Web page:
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West Nile found in area pools

LAWRENCEVILLE - Of more than 800 standing water pools in Gwinnett, Newton and Rockdale counties, seven have tested positive for West Nile virus, said Sid Kirkpatrick, Gwinnett County Environmental Health Services.

September and October are the peak months for mosquito activity, said Don Crouch, West Nile supervisor.

"We have documented a rise in the number of mosquitoes at our trap sites and this may continue due to minimal amounts of rainfall," Crouch said in a written statement. "Excessive rainfall lowers the amount of adult mosquitoes as the mosquito eggs are washed out of their breeding sites."

The good news is that Gwinnett County and most of its cities are fighting the virus by dropping larvicide pellets and brickets in standing water. Sugar Hill workers began a spraying program in August, in addition to larvicide, that treats every city street with chlorpyrifos, a pesticide often found on pets' flea and tick collars.

Four pools were found in or near Lawrenceville, and one each in or around Grayson, Lilburn and Norcross.

Since 2001, Gwinnett County's Environmental Health Department has supplied about $100,000 worth of larvicide treatments per year to local municipalities at no charge.

Fighting West Nile

West Nile virus is not as potentially deadly as people had feared. It first appeared in the Western Hemisphere in 1999, then spread into all 48 continental states, Canada and Mexico.

Since then, more than 15,000 people have tested positive for the infection, but only 500 have died, according to the Centers for Disease Control and Prevention.

Symptoms include fever, headache, tiredness and body aches, possibly accompanied by a rash on the trunk of the body and swollen lymph glands. For most of those sufferers, symptoms last a few days to a few weeks while the body heals itself of the virus. Less than 1 percent of those infected, mostly elderly people and those with lowered immune systems, develop serious illnesses such as West Nile encephalitis or West Nile poliomyelitis.

Environmental workers monitor 44 mosquito traps throughout Gwinnett, Newton and Rockdale counties from April until November, the mosquitoes' most active season.

"They don't fly in the winter like they do in the summertime, but they winter over," Kirkpatrick said.

Larvicide treatments begin in the early spring. Workers drop pellets or larger briquettes down street drains and into retention ponds.

"We go to any standing water, creek, birdbath, clogged gutters, anything we can find and we treat those with larvicide," Kirkpatrick said. "We notify the people at that address that we are treating and try to educate them about standing water. If you have a bottlecap full of water, mosquitoes will eventually breed in it."

West Nile virus showed up in dead birds in Georgia in 2001. The Environmental Health Division of Gwinnett County's Board of Health created a program at that time to collect and monitor data.

"Initially, our program was to pick up dead and sick birds," Kirkpatrick said. "The phone calls were incessant, about 1,200 to 1,500 phone calls during the first summer. In 2003 we started the mosquito-trapping program. A bird can fly 50 miles from where it got infected to where it fell dead. Mosquitoes give us a better location because they don't travel a far distance."

The Culex mosquito species is the predominant West Nile carrier in this area. The mosquito's life span is about two weeks, Kirkpatrick said.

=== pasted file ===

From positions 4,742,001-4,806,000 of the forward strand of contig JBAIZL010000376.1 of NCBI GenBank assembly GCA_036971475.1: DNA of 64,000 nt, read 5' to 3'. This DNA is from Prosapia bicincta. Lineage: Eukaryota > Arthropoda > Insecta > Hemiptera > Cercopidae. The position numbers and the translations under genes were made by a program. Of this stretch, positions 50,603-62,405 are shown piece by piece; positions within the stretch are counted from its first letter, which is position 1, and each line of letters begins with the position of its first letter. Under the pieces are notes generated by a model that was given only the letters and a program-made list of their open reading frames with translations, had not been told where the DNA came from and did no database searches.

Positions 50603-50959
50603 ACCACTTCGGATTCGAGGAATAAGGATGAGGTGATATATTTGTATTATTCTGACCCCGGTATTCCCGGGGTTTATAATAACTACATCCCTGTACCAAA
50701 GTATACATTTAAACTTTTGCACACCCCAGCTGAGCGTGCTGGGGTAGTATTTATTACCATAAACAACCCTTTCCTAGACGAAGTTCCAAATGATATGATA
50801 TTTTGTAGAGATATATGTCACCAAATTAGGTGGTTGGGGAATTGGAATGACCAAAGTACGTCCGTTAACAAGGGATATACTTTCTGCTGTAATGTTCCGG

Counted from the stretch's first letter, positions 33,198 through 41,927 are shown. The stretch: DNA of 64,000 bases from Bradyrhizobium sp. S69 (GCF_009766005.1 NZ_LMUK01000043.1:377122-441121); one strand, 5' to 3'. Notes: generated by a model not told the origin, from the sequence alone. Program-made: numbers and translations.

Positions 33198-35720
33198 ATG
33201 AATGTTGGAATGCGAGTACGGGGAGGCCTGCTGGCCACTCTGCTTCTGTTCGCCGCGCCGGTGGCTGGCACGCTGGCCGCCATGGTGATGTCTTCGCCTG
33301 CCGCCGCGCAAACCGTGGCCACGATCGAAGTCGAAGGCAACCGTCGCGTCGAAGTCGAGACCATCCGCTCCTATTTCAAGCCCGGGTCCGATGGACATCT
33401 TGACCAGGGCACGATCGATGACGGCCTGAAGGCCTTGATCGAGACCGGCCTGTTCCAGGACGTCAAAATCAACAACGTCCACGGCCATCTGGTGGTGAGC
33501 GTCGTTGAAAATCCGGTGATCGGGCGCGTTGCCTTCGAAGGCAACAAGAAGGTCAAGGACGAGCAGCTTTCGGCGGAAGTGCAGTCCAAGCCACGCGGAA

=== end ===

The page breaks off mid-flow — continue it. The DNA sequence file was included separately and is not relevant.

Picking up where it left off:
Sugar Hill officials this summer invested $7,500 in a spray machine that allows them to spray every city street with chlorpyrifos.

The machine will pay for itself in savings in less than two years, after which Sugar Hill will spend about $2,500 per year for the pesticide, City Manager Bob Hail said. Workers sprayed the first week of August and the first two weeks of September - the mosquitoes' breeding season.

Eggs mature in October. Sugar Hill remains the only city in Gwinnett County that sprays in addition to using larvicide pellets and brickets.

"I'm all for it," said Jeanne Ferguson, local resident. "Anything they can do to fight the mosquitoes is fine with me."

Two residents who endure chemical sensitivities spoke against the spraying program when it was discussed in a recent City Council meeting.

Humans who breathe or ingest chlorpyrifos may experience a variety of reactions, such as headaches, blurred vision, nausea, diarrhea and increased salivation, depending on the dose and length of exposure, according to the Agency for Toxic Substances and Disease Registry, a division of the U. S. Department of Health and Human Services.

Chlorpyrifos is mixed with oil and clings tightly to soil particles. It mixes poorly with water, so it rarely enters local water systems, and breaks down with exposure to sunlight and bacteria.

Lilburn city workers use the larvicide briquettes supplied by the Environmental Health Division of Gwinnett County's Board of Health.

"We put them near drainage areas, in ponds and places where kids and pets can't get to them," said Marsha Hendrix, assistant to Lilburn's city manager. "We haven't considered spraying because we went along with what the environmental people said, feeling like they are the experts on the matter."

Kirkpatrick said the question of whether to spray comes up in meetings quite often.

"There's a big debate as to how effective they are compared to problems they could cause in the community," Kirkpatrick said. "Gwinnett does not spray and there are varying opinions. Larvicide brickets are effective, they're good for 150 days and have no side effects. We've used it in fish ponds, bird baths, anyplace with no ill effects to anything except mosquito larvae."

The best protection against mosquitoes is to wear long sleeves and use a mosquito repellent containing a high concentration of DEET. Pet water should be changed daily, Kirkpatrick said.